Mail options

Mail options

Mail – A nice feature would be being able to scan something directly into a mail attachment and that’s what the ‘Mail’ button is for in the Canon Toolbox, and on the scanner itself. You can choose to use Mail.app or another mail program such as Entourage by using the ‘+’ button. You can also choose to just scan the item to a file and attach it manually in your mail program. Choosing Mail.app scanned the image and triggered Mail to load, but sometimes the image appeared in-line in the body of the message and sometimes it simply appeared as an attachment. Entourage on the other hand always seems to treat it as an attachment and not put it ‘in-line’. Interestingly, you can specify the name to be used for the attachment immediately before you scan it, however the software then adds a numeric suffix of it’s own to the filename. Note that the 20 character file name limit still applies! Other than that it gets the job done, even if it isn’t very slick and behaves a little inconsistently.

Copy/print – these two functions let you send a scanned document or image to the printer. There seems to be a fair bit of overlap between these two functions, the main difference being that the Print function lets you change the area to be output before printing, wheras Copy just sends it straight to your chosen printer. Again it got the job done and the quality of the output made up for the clumsy software.

That just leaves the Scan-1 and Scan-2 Toolbox buttons which by default let you scan something into an image file (pict, jpeg or tiff) and then save it or pass it to another program for processing. In that respect, if you’re going to be doing a lot of that then you would probably configure the target program to manage the capture stage and use your scanner as the capture device, rather than doing it the other way around.

CanoScan Toolbox X

CanoScan Toolbox X

One final note – I thought that having installed the Canon Toolbox X 4.9.3.2 software from the CD, I would be able to upgrade to the 4.9.3.4 software that’s downloadable from Canon. Nice theory but as soon as I did this it stopped working because the software could no longer see the scanner. I tried upgrading the scanner driver as well but that didn’t help. The only way to get the scanner working was to go back to the software and driver from the installation CD.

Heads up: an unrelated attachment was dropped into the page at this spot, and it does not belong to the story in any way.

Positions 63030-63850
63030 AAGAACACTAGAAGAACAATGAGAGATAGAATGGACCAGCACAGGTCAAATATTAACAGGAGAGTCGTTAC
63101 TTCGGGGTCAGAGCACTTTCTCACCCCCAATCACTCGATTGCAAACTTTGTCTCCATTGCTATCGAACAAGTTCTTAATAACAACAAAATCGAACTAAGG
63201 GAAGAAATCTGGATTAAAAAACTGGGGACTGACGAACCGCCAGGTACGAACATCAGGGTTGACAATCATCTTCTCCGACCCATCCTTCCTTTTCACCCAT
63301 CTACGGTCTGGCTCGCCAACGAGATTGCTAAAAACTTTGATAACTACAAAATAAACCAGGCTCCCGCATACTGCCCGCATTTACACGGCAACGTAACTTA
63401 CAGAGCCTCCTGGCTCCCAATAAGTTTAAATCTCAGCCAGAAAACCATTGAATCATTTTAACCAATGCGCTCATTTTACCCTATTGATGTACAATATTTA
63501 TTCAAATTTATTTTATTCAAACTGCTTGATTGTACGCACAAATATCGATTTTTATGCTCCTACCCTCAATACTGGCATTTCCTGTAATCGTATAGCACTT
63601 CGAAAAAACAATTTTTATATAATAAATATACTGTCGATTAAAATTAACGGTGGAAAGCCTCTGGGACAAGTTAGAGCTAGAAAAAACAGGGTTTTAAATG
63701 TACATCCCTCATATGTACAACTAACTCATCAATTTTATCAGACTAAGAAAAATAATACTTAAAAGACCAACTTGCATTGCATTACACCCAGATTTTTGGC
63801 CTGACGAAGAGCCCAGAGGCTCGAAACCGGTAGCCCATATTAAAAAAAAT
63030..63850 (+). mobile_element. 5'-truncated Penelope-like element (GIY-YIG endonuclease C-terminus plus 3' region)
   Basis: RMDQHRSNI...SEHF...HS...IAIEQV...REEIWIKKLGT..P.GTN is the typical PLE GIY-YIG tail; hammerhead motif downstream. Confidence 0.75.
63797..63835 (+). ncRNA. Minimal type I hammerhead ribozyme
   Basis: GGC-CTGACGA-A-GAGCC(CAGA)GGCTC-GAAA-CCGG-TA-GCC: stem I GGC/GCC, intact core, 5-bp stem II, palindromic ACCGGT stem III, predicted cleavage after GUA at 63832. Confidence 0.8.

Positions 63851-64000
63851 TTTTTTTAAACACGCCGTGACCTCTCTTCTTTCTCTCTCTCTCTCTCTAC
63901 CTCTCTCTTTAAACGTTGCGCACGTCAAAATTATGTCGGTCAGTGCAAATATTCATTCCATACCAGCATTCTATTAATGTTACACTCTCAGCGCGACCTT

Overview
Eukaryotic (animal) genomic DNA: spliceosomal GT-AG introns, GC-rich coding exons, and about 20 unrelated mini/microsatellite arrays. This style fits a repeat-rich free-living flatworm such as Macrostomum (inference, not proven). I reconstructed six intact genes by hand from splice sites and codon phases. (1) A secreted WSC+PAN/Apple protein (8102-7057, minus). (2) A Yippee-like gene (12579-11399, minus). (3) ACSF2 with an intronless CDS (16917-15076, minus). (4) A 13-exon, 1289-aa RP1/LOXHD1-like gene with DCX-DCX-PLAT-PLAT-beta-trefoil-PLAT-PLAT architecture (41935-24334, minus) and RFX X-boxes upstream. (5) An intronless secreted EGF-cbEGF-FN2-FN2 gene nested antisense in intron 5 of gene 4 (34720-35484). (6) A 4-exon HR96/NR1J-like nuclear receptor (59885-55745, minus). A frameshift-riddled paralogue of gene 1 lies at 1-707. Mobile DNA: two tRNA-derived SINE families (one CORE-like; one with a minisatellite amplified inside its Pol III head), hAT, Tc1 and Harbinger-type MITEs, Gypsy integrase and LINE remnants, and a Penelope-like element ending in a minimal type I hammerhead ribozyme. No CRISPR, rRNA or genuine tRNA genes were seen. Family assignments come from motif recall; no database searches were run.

So where does that leave me? Well my original use for the scanner which was to scan old photos so I could upload them to Flickr still holds true. For the money it’s an excellent little USB-powered scanner that’s nicely designed and produces very good results for the ad hoc user. The let down is the software. It could be a lot better but it feels clumsy to use and has various limitations. I have to say that the Windows software bundle that comes with the scanner is a lot better. I have seen good reviews of the Fujitsu SnapScan S300M (a Mac-specific version of the cheaper S300) which comment on the excellent software bundle. At £250 ($440) it’s a big jump from the modest CanoScan, but the ability to scan quickly in volume (via a document feeder) and intuitive software, does make it a tempting proposition if you want to de-clutter your house of thousands of old letters and bills.

How much more expensive is a Mac?

2008 Mac Pro

2008 Mac Pro

When I tell people that I spent £1,700 ($3,000) on a shiny new Mac Pro, there’s usually a sharp intake of breath followed quickly by a “How much?!” and “You must be loaded!”. The trouble is it’s very hard to explain to these people where the true savings lie.

My Mac replaced a Windows PC that cost me in the region of £800 ($1,400) to build, excluding software. Add to that the Windows XP license, a copy of NOD32 Antivirus, ZoneAlarm Pro and Webroot SpySweeper which runs to another £200 ($355) remembering that with the exception of XP the other software carries a year on year renewal cost. Now we’re looking at a more reasonable £1,700 vs. £1,000 in the first year, although that figure still seems heavily biased in favour of the Windows machine. So where does the Mac make up the difference?

Time. More to the point… My time.

You see I value my time. Like everyone I like doing the things I want to do, and not so much the things I have to do, and that’s where Windows lets you down. Over the past seven months all my Mac has ever done is exactly what I’ve asked it to. On the other hand, my Windows PC has managed to consume countless hours of my time with various puzzles:

  • One Windows PC won’t connect to a share on another with a ‘not enough memory’ error, even though both machines have 2Gb. After much searching I find a registry hack is needed.